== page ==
Growing up in the Fifties - 2

Photo:The Wee School in 1969

The Wee School in 1969

Photo:A slate and slate pencil used in 1950s

A slate and slate pencil used in 1950s

The Wee School

By Margaret Foster

The public school at Addiewell has a long history but for me it started in 1950. I was only six then and some of my memories may conflict with the memories of others, so feel free to question. More importantly please add your own memories as I am sure there are lots out there.

The public school consisted of two buildings - “the wee school” and "the big school." The wee school housed the infant classes and there were two classrooms in which the children had to pass through the first to get into the second. I wonder what health and safety would say to that now in regard to fire regulations!

 There was a dinner hall, a staff room and a cloakroom; commonly known as 'the pegs' where each child had a peg to hang their coat on. The first classroom was under the supervision of Miss Henderson. The desks were aligned in three vertical rows, each row containing children at different stages of education.

 As there were two intakes of children per year (February and September) it took a while to get them all working at the same level. I remember it as: the orange book kids, the green book and the red book. I think they were Tom and Ann, or maybe it was Dick and Jane. Too early for Janet and John. Around the walls were alphabet posters with huge "A for apple, B for ball, C was a black cat" (with its tail curled round like a c). It was all bright and colourful.

We wrote on slates with either a soft light grey slate pencil or a hard dark grey one. The hard one would often screech across the slate which set our teeth on edge.  We carried a piece of damp rag in a tin to wipe the slate clean. The slates themselves were in a wooden frame just the size and shape of one of today's ipad. How things have moved on! The blackboard was fixed to the wall and had a little shelve to rest the duster and chalk on. It was a privilege to get to clean the duster. It was a piece of material with a wooden backing, shaped a bit like a large nailbrush. To clean it you had to go outside and bang it on the steps to free all the clogged up chalk dust. In retrospect, I don't think our mothers would have thought it a privilege; just imagine the state our clothes must have been in!

If memory serves me, there was a glass case in Miss Henderson's room with a stuffed bird, an owl I think. There was also a mongoose attacking a snake; a real drawcard for five and six year old boys. At that time the fireplaces were still open and were surrounded by huge metal railings where children were sometimes allowed to hang their wet gloves and even, on occasion, damp shoes.  Later black coal fired stoves were installed in the fireplaces.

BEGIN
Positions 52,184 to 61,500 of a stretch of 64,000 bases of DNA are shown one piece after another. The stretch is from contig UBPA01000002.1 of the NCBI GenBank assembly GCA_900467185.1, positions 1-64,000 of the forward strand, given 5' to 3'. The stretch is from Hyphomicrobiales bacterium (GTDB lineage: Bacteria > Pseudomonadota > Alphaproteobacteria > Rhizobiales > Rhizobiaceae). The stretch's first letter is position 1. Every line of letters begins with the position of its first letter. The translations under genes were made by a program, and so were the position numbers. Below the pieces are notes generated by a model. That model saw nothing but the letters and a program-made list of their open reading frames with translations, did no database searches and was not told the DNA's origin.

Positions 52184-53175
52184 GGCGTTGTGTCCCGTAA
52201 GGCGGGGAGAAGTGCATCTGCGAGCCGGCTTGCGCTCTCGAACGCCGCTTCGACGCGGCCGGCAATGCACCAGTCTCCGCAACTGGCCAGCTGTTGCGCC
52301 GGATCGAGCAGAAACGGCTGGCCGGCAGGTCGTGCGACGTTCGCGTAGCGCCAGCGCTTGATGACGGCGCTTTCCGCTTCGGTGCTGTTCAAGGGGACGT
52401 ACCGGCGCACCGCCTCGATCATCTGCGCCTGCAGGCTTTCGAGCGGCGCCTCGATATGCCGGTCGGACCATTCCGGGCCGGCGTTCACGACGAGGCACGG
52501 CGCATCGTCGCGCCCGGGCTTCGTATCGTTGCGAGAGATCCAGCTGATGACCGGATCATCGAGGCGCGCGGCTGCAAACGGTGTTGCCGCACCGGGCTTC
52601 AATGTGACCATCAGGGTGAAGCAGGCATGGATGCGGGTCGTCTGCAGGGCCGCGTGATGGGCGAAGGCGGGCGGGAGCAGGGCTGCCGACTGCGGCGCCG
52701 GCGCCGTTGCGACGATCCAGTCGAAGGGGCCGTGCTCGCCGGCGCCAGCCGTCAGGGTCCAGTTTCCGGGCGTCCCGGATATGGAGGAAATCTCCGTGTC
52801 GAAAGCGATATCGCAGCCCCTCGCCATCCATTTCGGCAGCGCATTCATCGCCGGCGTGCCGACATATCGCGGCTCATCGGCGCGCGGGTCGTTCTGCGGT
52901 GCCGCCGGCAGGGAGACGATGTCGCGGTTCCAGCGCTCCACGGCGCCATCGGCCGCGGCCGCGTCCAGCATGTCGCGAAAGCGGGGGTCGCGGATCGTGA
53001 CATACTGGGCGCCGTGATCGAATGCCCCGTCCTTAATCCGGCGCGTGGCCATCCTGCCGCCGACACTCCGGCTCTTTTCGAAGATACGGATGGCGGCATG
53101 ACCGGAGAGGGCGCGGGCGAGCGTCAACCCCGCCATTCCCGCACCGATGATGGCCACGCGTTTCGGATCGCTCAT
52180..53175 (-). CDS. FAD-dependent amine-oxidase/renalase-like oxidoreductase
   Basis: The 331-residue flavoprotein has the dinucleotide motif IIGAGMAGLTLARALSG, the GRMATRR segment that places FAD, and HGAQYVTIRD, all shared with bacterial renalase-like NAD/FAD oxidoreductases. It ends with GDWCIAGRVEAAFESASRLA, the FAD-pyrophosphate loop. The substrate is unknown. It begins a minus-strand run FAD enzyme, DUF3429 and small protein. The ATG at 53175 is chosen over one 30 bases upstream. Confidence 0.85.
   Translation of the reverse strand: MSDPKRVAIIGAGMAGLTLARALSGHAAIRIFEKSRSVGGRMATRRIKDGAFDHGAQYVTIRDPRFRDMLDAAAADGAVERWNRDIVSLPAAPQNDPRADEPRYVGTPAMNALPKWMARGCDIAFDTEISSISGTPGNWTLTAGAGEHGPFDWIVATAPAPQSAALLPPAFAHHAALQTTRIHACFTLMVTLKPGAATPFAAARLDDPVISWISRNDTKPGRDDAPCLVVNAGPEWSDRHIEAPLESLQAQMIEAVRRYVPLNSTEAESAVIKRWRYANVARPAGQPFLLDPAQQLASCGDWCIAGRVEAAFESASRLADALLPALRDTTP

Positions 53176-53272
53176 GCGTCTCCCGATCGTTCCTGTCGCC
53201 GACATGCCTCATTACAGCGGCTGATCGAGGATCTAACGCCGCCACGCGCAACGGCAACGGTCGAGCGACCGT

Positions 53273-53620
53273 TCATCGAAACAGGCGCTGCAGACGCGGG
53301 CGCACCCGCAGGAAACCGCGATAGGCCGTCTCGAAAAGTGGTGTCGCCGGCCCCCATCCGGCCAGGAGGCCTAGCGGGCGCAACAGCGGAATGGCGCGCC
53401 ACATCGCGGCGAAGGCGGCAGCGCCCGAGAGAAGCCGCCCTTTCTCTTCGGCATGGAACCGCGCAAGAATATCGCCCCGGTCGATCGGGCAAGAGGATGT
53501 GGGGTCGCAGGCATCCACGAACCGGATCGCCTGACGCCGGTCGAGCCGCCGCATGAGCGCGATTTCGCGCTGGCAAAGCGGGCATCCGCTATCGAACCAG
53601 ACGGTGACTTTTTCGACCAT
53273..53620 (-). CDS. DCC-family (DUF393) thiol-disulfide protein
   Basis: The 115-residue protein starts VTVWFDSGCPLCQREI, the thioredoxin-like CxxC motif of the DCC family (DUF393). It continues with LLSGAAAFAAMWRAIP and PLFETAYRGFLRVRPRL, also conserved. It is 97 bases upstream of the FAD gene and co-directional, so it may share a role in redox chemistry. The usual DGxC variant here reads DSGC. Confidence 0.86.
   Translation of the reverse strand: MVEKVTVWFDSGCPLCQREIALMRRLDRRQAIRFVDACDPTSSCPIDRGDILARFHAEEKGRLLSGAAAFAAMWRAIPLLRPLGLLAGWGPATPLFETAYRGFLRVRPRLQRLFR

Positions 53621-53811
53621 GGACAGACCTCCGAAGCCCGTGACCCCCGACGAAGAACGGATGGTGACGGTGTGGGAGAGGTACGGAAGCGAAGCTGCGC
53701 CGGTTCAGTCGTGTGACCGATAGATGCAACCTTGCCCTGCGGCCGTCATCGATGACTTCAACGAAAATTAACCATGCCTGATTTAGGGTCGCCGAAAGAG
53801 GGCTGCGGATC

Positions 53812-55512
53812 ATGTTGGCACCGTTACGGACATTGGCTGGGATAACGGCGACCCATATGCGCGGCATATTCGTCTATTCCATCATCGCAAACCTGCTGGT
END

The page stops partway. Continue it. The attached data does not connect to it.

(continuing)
The two dinner ladies, Jenny Walters and Peggy ?, did the cleaning and janitor duties, but often some of the “big” boys were called in to carry the coal buckets from the coal shed to the classrooms. 

Each child was allowed a small bottle of milk every day. I think it was a third of a pint. These came with quite a large opening covered by a cardboard top which had a little round perforated bit where you pushed through for the straw. These tops were great for making pom poms. The big boys also got the job of bringing the milk crates up from the gate to the various classrooms. In winter the milk would freeze and rise up pushing the tops off. When this happened it had to be thawed out by the fire railings. This made the milk warm and although some kids liked it that way I found it horrible. But we were made to drink it because, after all, it was good for you and it was free.

This page was added by Margaret Foster on 09/10/2012.
Comments about this page

Enjoyed your memories of Primary school in Addiewell. I went to St Thomas' school just down the road and our conditions were exactly the same as yours. I too hated when you had to drink the milk hot and our teacher, Miss McLinden, stood for no nonsense so we had to suffer in silence. We had two staff rooms just off the main hall, one one the left and one on the right, the ladies classroom on the right made the tea for the headmaster Mr Brady and left the hot tea pot outside their door where a pupil passing would deliver it him. My cousin Peter Cassidy was doing the delivery one day when another pupil came running through the swing doors and knocked the hot tea all over his face and head! His sister Catherine and myself had to take him home to Loganlea after butter was applied to the burns (the worst thing to do), but in those days that was supposed to help. We all had a good education at those schools and it has stood us in good stead. I am always boasting that I had the benefit of a Scottish education.

By Catherine Alleyne
On 12/10/2012

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